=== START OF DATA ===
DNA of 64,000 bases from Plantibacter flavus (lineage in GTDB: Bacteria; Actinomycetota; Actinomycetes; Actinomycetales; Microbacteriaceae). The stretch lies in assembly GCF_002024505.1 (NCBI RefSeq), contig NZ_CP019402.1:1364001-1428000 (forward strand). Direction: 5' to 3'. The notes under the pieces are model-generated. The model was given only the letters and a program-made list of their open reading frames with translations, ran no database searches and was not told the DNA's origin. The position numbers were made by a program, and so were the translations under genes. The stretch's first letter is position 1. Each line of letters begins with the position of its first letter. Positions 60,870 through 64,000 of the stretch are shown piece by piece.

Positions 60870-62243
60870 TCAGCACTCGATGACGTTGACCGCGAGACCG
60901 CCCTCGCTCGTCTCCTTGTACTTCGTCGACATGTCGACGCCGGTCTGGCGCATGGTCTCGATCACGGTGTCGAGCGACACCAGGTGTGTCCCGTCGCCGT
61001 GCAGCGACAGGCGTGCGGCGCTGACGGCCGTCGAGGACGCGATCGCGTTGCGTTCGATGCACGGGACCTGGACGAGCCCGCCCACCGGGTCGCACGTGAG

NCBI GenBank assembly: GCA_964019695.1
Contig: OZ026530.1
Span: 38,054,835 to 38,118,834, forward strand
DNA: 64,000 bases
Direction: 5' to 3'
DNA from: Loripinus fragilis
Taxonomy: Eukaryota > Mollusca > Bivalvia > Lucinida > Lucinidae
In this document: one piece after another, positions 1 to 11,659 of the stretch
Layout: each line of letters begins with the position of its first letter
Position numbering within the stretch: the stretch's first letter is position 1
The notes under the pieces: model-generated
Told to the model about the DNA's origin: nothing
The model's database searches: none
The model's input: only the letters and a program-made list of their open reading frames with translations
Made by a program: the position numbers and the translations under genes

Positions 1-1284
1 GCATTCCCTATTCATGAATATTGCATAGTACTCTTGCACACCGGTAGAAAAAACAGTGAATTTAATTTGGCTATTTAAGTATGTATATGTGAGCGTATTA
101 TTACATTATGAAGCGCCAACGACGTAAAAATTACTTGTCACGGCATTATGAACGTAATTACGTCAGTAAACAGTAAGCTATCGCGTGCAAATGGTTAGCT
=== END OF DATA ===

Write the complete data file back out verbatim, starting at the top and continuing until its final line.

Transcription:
DNA of 64,000 bases from Plantibacter flavus (lineage in GTDB: Bacteria; Actinomycetota; Actinomycetes; Actinomycetales; Microbacteriaceae). The stretch lies in assembly GCF_002024505.1 (NCBI RefSeq), contig NZ_CP019402.1:1364001-1428000 (forward strand). Direction: 5' to 3'. The notes under the pieces are model-generated. The model was given only the letters and a program-made list of their open reading frames with translations, ran no database searches and was not told the DNA's origin. The position numbers were made by a program, and so were the translations under genes. The stretch's first letter is position 1. Each line of letters begins with the position of its first letter. Positions 60,870 through 64,000 of the stretch are shown piece by piece.

Positions 60870-62243
60870 TCAGCACTCGATGACGTTGACCGCGAGACCG
60901 CCCTCGCTCGTCTCCTTGTACTTCGTCGACATGTCGACGCCGGTCTGGCGCATGGTCTCGATCACGGTGTCGAGCGACACCAGGTGTGTCCCGTCGCCGT
61001 GCAGCGACAGGCGTGCGGCGCTGACGGCCGTCGAGGACGCGATCGCGTTGCGTTCGATGCACGGGACCTGGACGAGCCCGCCCACCGGGTCGCACGTGAG

NCBI GenBank assembly: GCA_964019695.1
Contig: OZ026530.1
Span: 38,054,835 to 38,118,834, forward strand
DNA: 64,000 bases
Direction: 5' to 3'
DNA from: Loripinus fragilis
Taxonomy: Eukaryota > Mollusca > Bivalvia > Lucinida > Lucinidae
In this document: one piece after another, positions 1 to 11,659 of the stretch
Layout: each line of letters begins with the position of its first letter
Position numbering within the stretch: the stretch's first letter is position 1
The notes under the pieces: model-generated
Told to the model about the DNA's origin: nothing
The model's database searches: none
The model's input: only the letters and a program-made list of their open reading frames with translations
Made by a program: the position numbers and the translations under genes

Positions 1-1284
1 GCATTCCCTATTCATGAATATTGCATAGTACTCTTGCACACCGGTAGAAAAAACAGTGAATTTAATTTGGCTATTTAAGTATGTATATGTGAGCGTATTA
101 TTACATTATGAAGCGCCAACGACGTAAAAATTACTTGTCACGGCATTATGAACGTAATTACGTCAGTAAACAGTAAGCTATCGCGTGCAAATGGTTAGCT